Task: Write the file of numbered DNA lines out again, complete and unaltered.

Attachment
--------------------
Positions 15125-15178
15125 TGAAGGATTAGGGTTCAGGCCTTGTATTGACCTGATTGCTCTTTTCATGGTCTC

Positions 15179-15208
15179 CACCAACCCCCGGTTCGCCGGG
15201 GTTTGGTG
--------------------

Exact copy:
Positions 15125-15178
15125 TGAAGGATTAGGGTTCAGGCCTTGTATTGACCTGATTGCTCTTTTCATGGTCTC

Positions 15179-15208
15179 CACCAACCCCCGGTTCGCCGGG
15201 GTTTGGTG